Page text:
We are made to wait quite some time before being introduced to Macheath himself, but it was well worth the wait. Andy Kempster played Mack with dazzling confidence and a distinct sexual energy that made his reputation as a womanising seducer quite believable. Having said that, his softly sensual way of speaking sometimes meant a few lines were lost, and he could do with a little more projection. His gang of sycophants (Doug Gibbs, Tom Wynter, Sam Kingston-Jones and David Pritchett) made a wonderful chorus, and although they were at times a little over-caricatured, even with the Brechtian ideal in mind, there were moments of brilliance. David Pritchett, in particular, in his first DULOG show, must be noted for his scene-stealing confidence and his languid, predatory performance. The Army song was extremely well executed – the powerful voices of the male chorus highly suitable. The background images of the horrors of war were a little didactic – they would have been far more in keeping with Brecht’s Mother Courage or The Caucasia Chalk Circle, which address war in a far less fleeting manner; the iconic image of the Vietnamese civilian at the moment of his death was far too serious a picture to be shown during such a short – and cheerful – song in a play not even pertaining to war, however satirical the sentiment of the song.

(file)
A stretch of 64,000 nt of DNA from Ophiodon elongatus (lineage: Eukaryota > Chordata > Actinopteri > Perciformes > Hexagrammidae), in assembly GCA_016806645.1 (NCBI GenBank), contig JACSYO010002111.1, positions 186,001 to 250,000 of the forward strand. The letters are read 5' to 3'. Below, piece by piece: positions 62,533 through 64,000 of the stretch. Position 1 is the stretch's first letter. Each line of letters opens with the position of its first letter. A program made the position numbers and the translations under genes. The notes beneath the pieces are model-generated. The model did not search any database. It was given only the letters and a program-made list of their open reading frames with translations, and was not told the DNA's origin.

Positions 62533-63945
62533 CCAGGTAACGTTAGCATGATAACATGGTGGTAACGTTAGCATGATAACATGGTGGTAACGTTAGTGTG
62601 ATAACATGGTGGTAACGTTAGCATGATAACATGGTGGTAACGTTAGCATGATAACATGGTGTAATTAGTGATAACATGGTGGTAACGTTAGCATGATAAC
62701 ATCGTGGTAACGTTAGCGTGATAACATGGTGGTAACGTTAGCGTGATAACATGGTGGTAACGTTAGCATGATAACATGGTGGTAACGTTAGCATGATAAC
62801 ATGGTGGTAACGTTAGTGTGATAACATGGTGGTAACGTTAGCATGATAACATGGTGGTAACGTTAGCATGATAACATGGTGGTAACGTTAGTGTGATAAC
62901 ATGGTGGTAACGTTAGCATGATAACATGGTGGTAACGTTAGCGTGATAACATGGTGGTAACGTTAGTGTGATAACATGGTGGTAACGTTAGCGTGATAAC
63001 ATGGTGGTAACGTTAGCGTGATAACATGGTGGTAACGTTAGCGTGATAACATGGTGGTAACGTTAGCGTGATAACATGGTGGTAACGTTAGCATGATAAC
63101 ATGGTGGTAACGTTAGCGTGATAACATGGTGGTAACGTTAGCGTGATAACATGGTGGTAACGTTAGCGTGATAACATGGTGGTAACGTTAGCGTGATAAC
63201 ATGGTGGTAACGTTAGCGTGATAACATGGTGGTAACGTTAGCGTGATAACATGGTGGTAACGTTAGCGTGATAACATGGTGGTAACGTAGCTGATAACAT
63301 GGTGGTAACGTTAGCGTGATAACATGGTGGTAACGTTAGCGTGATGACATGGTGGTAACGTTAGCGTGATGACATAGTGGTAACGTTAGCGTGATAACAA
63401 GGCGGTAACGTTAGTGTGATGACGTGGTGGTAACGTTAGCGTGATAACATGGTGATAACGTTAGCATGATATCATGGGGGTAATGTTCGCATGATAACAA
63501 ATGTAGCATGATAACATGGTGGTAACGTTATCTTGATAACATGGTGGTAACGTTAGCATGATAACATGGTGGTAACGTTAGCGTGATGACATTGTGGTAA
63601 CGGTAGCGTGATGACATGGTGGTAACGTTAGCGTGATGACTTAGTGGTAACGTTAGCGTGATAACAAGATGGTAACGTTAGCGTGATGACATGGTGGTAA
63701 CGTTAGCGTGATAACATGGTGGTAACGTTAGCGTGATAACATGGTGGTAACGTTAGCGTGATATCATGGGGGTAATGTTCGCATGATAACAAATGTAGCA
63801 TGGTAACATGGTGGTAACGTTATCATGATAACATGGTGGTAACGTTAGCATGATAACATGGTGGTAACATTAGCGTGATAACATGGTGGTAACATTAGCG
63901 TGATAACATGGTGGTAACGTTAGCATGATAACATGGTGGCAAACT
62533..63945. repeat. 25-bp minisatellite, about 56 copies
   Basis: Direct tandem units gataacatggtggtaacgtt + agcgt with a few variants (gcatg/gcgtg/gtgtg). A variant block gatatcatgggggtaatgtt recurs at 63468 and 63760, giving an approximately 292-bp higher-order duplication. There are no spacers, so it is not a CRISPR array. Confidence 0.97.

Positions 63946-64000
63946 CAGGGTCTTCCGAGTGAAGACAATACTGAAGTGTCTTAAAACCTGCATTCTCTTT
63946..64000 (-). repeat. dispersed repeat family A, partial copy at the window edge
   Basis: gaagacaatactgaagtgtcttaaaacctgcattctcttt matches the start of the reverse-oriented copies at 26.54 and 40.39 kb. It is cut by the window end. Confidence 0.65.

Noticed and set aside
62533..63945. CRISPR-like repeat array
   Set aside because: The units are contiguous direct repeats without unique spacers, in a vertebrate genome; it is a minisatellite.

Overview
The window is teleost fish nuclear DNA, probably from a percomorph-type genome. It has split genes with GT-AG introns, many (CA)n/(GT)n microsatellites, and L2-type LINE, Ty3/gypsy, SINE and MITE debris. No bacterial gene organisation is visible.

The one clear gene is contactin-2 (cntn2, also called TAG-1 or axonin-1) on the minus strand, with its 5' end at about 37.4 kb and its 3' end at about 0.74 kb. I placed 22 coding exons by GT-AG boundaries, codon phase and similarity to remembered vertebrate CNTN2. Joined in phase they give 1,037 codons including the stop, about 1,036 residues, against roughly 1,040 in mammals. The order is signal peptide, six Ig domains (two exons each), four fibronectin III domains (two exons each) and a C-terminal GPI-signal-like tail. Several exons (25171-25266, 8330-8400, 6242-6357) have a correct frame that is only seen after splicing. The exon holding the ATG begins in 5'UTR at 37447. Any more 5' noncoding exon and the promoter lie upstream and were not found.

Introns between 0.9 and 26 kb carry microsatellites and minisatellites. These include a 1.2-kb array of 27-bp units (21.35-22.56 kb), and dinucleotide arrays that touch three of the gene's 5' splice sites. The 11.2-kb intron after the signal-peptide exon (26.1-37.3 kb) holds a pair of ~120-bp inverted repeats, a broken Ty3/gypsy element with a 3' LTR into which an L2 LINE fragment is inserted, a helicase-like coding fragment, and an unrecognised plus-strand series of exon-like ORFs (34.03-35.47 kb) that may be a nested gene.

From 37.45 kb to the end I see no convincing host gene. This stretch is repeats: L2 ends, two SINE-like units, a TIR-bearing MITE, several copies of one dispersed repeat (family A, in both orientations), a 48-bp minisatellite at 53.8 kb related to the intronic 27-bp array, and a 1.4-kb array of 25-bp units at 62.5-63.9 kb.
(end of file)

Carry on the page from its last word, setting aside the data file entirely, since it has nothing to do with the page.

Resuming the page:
However, the truly exceptional performance of the first half of the show came from Rebecca Collingwood as Polly Peachum. Angelic as always, we are utterly captivated by the adorable crosspatch – her petulant yet charming line, ‘I think it’s a sweet wedding’, was pitch perfect. Her song, Pirate Jenny, was quite simply one of the most hauntingly beautiful performances I have seen on a Durham stage. As she began to sing, her beatific white face was the only illuminated point, but as the song became more sinister, she was lit only by footlights that gave her a strangely demonic look. Kudos must go to Ian Wenkenbach for a lighting design that entirely complimented the power of this moment. Collingwood’s voice was at once powerful and subtle enough to grace a West End stage, and there was no applause as she ended only because it would have broken the spell.